PHARMACY

Prime Therapeutics finds increase in long-acting opioid claims

BY David Salazar
ST. PAUL, Minn. — Pharmacy benefit manager Prime Therapeutics recently analyzed pharmacy claims for short- and long-acting opioids, finding a decrease in short-acting opioid claims and an increase in long-acting opioid claims. The review of 15 million commercially insured members found an overall 3.9% decrease in opioid claims from 2014 to 2015. 
 
Prime said there were 20.5 million opioid claims in the time period between Jan. 1, 2014 and March 31, 2016. During this time, claims for long-acting opioids with FDA-validated abuse-deterrent properties increased 3.2%, while claims on non-validated abuse-deterrent long-acting opioids increased 26%. Short-acting opioids claims decreased 4.5%. Claims on long-acting opioids made up 8% of all claims volume and 48.6% of total cost, and short-acting opioids made up 92% of claims.
 
“With new laws requiring coverage of abuse-deterrent opioids, future utilization and cost trends in this category could increase,” Prime principal health outcomes researcher Cathy Starner said. “It is important for insurers to understand both legislation and current utilization patterns to help forecast trend in this drug category.”
 

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FDA approves Lupin’s generic Namenda XR

BY David Salazar
MUMBAI and BALTIMORE — The Food and Drug Administration has approved Lupin’s generic of Namenda XR (memantine hydrochloride) extended-release capsules, the company announced Thursday. The drug is indicated to treat moderate to severe Alzheimer’s-related dementia. 
 
Lupin’s generic will be available in 7-, 14-, 21- and 28-mg dosage strengths. The drug had U.S. sales of $1.22 billion for the 12 months ended June 2016, according to IMS Health data. 
 

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NACDS Foundation drives TB testing research initiative

BY Michael Johnsen

ARLINGTON, Va. – The NACDS Foundation on Thursday announced the launch of its newest research initiative, Improving Access Project: Tuberculosis Testing and Latent Tuberculosis Infection Treatment in Community Pharmacies.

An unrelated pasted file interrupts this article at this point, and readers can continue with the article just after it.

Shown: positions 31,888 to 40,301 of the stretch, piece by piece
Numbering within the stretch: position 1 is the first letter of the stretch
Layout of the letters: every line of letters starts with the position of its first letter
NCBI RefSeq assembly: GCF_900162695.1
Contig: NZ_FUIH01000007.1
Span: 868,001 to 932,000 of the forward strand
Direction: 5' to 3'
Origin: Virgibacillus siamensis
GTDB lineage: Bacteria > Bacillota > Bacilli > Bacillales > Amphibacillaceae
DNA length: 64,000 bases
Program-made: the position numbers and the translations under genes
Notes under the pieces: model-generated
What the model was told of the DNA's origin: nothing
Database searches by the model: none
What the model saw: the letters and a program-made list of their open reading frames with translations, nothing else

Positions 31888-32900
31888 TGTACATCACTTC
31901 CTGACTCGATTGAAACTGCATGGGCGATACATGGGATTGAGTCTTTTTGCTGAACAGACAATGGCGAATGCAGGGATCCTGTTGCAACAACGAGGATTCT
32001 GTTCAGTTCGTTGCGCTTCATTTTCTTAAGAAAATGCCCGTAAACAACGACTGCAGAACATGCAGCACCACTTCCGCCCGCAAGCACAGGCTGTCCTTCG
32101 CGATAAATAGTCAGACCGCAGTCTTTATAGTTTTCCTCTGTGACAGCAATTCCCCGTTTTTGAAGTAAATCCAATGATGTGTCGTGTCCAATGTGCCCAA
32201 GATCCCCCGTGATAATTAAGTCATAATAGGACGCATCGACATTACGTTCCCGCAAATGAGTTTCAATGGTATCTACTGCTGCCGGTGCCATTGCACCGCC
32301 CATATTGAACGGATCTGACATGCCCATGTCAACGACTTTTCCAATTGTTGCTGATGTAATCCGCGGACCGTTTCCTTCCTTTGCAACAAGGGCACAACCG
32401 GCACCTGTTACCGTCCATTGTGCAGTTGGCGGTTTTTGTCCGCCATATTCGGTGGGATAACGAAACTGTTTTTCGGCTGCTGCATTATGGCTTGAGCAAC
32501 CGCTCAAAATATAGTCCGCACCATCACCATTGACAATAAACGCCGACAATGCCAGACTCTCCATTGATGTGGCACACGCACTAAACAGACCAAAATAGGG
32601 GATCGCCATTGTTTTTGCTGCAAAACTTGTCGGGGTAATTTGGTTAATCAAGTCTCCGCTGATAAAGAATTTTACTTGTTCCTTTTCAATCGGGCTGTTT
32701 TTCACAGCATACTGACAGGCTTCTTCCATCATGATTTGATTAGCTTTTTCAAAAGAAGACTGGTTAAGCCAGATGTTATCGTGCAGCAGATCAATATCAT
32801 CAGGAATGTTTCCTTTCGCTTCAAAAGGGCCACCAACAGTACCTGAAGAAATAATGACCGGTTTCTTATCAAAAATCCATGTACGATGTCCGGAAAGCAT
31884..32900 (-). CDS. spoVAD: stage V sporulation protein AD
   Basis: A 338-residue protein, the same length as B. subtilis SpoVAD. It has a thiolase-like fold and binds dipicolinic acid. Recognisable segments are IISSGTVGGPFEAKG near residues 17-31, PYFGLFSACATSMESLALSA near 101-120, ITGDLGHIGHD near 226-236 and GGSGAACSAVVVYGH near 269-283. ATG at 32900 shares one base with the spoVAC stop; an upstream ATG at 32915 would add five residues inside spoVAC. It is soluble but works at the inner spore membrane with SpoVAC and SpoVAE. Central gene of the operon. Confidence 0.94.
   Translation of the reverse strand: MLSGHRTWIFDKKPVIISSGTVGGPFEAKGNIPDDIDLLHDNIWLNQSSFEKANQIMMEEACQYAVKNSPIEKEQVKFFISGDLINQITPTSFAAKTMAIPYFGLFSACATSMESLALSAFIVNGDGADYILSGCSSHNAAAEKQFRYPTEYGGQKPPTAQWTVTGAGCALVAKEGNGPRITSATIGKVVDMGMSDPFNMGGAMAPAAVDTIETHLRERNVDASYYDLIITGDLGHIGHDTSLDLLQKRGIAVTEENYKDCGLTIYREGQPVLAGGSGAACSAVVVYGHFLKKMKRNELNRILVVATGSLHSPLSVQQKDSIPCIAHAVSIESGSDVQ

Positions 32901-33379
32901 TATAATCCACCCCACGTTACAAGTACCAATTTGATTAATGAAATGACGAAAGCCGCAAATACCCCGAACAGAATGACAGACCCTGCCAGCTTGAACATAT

“This study exemplifies key goals of the NACDS Foundation because it seeks to evaluate the impact of enhanced patient access of TB testing on patient outcomes, by engaging healthcare partners to extend the fantastic work of the state health department,” stated Kathleen Jaeger, NACDS Foundation president.

The University of New Mexico has confirmed the participation of seven community pharmacies and will begin rolling out services in Albuquerque and Santa Fe, N.M., as part of the study. Patients who seek care in participating sites will be counseled by trained pharmacists on risk factors and prevention and those with positive test results will enter directly observed therapy immediately after being referred to the New Mexico Department of Health Tuberculosis Program. A 12-week medication regimen and education plan will be provided for patients at no cost—patients will be able to choose whether to receive the treatment services at the health department or one of the participating community pharmacies.

The Foundation study, led by principle investigators at the University of New Mexico, is designed to evaluate the impact of expanding access to community testing for latent tuberculosis infections. The study coincides with a recent recommendation from the United States Preventative Task Force advising that asymptomatic adults at higher risk for LTBI should be screened in primary care settings.

The goal of this collaborative project is two-fold: (1) to survey patients and understand their healthcare experience and perception of receiving TB testing in the community setting, and (2) to evaluate improved patient health outcomes and access to care when TB testing and LTBI treatment are provided in the community pharmacy setting. The study will explore models to increase patient access to tuberculosis skin tests and immediate follow-up treatment as an effort to limit transmission.

Approximately 12 million individuals in the United States currently have LTBI, which has the potential to develop into a widespread public health issue. This study’s focus on early identification and treatment is a necessary, timely response to an immediate public health need and has potential for broader replication, especially in rural areas impacted by barriers to healthcare.

The study is expected to conclude in September 2017.
 

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